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Fugitive drug lord ‘Taliban’ who stole cartel’s 450lb cocaine shipment is tossed ALIVE into the ocean with an anchor tied to his waist

This is the instance where a fugitive Venezuelan drug trafficker, known by the alias Taliban, was placed alive into the ocean while bound with zip-tied hands and an anchor fastened around his waist. This act was enacted as retribution for his theft of 450 pounds of cocaine and associated funds from a criminal cartel.

Reinaldo Fuentes, aged 68, is observed in a state of captivity, with his mouth sealed and bloodstains on the back of his head. Subsequently, those responsible struggle to hoist him, along with the anchor, off the side of a vessel into the Caribbean Sea near Martinique.

The video, disseminated on social media, captures Fuentes making eye contact with the individual recording the footage. Following this moment, he is cast overboard and left to meet his demise by drowning.

The individuals behind the kidnapping remain unidentified; however, one voice in the video’s background is heard cautioning against revealing their faces. Another voice later comments that Fuentes is without any means to rescue himself.

In a convoluted and inadequately conceived scheme, Fuentes, who functioned as an intermediary for the Venezuelan Clan del Cartel, had earlier discarded a shipment of narcotics worth $10 million into the sea.

He fabricated a fictitious pursuit by the Coast Guard to account for his failure to return the drugs to the cartel leaders, retaining the cash instead. Following this, he ventured back to sea to retrieve the cocaine, repackaged it, and transported it to another island in the Caribbean.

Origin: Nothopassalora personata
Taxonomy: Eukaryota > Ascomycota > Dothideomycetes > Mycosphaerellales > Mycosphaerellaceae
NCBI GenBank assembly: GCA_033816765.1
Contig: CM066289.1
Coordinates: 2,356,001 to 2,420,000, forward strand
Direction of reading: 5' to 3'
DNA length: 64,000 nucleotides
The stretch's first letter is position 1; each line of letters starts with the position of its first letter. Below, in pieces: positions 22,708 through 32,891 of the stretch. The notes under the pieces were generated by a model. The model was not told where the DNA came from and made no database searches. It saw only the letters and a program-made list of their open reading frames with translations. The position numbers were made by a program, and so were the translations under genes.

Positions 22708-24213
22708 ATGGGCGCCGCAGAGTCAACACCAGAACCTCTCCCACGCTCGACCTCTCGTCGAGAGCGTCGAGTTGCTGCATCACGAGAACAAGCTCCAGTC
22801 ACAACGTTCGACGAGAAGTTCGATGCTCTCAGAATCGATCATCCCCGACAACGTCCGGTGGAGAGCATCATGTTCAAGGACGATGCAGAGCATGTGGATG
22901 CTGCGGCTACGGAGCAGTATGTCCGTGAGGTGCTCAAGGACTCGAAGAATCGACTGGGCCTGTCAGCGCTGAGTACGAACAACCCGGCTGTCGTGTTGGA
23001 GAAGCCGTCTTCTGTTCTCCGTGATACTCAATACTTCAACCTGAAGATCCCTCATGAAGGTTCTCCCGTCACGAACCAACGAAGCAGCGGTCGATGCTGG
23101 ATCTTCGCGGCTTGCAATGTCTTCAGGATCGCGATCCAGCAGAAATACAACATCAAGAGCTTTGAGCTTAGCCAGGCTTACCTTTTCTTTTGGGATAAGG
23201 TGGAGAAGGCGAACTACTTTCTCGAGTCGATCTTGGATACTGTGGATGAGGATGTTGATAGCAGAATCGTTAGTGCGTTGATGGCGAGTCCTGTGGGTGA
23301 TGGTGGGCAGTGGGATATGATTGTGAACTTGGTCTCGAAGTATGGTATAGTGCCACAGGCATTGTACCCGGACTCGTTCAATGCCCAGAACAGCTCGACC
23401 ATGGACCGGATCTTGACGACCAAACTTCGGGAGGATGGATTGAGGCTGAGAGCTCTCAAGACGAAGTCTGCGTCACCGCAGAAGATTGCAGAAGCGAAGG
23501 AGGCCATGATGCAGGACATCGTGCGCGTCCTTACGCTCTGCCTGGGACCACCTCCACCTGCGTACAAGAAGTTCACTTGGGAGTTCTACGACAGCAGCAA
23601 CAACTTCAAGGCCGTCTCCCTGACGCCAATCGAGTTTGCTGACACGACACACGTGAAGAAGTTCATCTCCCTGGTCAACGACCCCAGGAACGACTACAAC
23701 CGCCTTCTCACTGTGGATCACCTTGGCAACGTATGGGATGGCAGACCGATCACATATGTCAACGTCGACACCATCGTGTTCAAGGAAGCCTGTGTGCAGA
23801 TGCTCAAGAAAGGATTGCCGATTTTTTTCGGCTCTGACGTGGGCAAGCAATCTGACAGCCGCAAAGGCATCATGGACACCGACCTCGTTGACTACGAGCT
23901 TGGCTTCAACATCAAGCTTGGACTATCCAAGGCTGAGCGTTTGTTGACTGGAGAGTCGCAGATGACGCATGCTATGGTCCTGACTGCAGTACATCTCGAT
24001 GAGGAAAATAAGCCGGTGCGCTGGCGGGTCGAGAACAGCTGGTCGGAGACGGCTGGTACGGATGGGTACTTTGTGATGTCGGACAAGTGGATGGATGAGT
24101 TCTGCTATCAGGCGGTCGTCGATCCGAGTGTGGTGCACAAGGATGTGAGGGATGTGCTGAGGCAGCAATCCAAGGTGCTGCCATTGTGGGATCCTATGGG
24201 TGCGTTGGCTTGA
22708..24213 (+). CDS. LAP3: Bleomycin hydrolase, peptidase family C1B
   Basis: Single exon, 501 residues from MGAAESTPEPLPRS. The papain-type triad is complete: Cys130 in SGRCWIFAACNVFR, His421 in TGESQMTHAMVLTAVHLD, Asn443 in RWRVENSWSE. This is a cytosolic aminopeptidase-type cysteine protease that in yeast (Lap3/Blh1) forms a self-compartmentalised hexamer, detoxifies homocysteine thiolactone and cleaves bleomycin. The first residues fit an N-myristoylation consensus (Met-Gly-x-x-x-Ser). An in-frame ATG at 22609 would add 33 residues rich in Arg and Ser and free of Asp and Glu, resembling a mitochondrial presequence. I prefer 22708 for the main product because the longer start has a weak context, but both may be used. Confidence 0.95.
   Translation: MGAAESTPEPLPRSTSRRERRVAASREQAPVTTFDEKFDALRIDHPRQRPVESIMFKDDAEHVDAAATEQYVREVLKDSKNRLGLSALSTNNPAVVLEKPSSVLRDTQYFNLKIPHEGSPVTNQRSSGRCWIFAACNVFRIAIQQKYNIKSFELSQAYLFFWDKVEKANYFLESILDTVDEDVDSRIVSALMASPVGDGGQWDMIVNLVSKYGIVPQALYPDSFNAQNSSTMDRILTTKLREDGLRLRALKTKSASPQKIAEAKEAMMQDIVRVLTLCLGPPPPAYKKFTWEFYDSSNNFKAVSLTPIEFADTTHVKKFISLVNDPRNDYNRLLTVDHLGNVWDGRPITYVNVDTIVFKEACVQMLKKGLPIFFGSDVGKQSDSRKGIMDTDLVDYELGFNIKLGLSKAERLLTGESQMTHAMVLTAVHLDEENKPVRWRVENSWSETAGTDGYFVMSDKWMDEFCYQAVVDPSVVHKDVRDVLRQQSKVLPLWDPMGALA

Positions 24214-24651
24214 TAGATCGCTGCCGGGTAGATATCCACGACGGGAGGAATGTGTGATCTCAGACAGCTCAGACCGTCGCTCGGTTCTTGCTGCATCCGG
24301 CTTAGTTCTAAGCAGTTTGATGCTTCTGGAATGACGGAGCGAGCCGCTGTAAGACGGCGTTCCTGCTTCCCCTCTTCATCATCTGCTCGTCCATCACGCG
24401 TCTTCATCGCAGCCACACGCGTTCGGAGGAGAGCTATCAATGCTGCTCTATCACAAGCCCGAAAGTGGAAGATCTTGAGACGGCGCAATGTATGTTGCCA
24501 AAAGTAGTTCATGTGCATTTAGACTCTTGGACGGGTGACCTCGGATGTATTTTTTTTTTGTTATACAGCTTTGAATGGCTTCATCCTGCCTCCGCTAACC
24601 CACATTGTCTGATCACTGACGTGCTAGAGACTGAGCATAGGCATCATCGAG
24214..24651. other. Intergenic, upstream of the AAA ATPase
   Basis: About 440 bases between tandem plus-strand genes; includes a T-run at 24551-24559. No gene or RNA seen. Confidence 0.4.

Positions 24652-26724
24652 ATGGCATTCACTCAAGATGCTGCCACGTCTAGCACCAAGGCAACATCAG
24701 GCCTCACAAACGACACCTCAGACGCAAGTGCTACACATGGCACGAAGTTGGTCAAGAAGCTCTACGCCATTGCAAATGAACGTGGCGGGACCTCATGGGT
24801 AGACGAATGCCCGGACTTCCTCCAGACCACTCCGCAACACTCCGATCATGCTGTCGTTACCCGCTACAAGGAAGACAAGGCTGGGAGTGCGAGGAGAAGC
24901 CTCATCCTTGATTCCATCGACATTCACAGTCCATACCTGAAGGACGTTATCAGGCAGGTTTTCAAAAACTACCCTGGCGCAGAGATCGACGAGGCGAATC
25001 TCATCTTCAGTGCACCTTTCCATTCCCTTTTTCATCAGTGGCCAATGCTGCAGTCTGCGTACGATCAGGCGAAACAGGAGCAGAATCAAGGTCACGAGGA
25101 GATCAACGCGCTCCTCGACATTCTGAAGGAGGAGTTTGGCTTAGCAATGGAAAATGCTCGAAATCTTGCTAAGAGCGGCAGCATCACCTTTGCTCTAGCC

The plan took a turn for the worse when his accomplices divulged the information, ultimately leading to his demise on July 17 – the same day he was summoned to a cartel gathering.

Veteran journalist Rafael Tolentino disclosed on the Dominican Republic’s morning show ‘Esto No Es Radio’ that Fuentes had obtained forged national identification documents, allowing him to live under the alias Miguel Fulcar in the Dominican Republic, evading authorities’ detection.

Reportedly, Fuentes was romantically involved with a prominent lawyer and took care of her daughter in the Dominican city of Bonao. A native of Sucre, Venezuela, he also had three children from a prior relationship in Venezuela.

Fuentes purportedly exercised control over drug distribution in the Buenos Aires neighborhood of Bonao, where he earned the moniker ‘Taliban’ due to illicit associations with Middle Eastern drug traffickers. Two members of his organization had previously been killed in a confrontation with the police in Buenos Aires.

This event prompted an investigation that led to the discovery of a cache of weapons at a Bonao residence, reportedly belonging to Fuentes.

According to Tolentino’s sources, Fuentes arrived in the country on July 14 and departed two days later. The same sources conveyed that his murder was linked to his involvement in the theft of a multimillion-dollar cocaine shipment intended for Tortola, the largest of the British Virgin Islands.

Fuentes departed his residence in the Dominican Republic and was lured to a cartel meeting at an undisclosed location on July 17, which ultimately led to his abduction and subsequent disposal at sea.

In the video documentation, one of the gang members ensures that the assailants’ identities remain concealed. Following this, two individuals struggle to raise Fuentes from the raft due to the anchor secured around him, making self-rescue impossible. He is then plunged headfirst into the water. The video concludes with a distant view of Fuentes adrift, without any attempt at rescue.

As of now, it remains uncertain whether any arrests have been made in connection with the incident, although the Dominican Republic military has stated that the occurrence did not transpire within its territorial waters.

Paul joined the Manchester Evening News in 2004 and Tosbos in 2022. A senior reporter, he's experienced in crime and court reporting - and also holds the defense portfolio.


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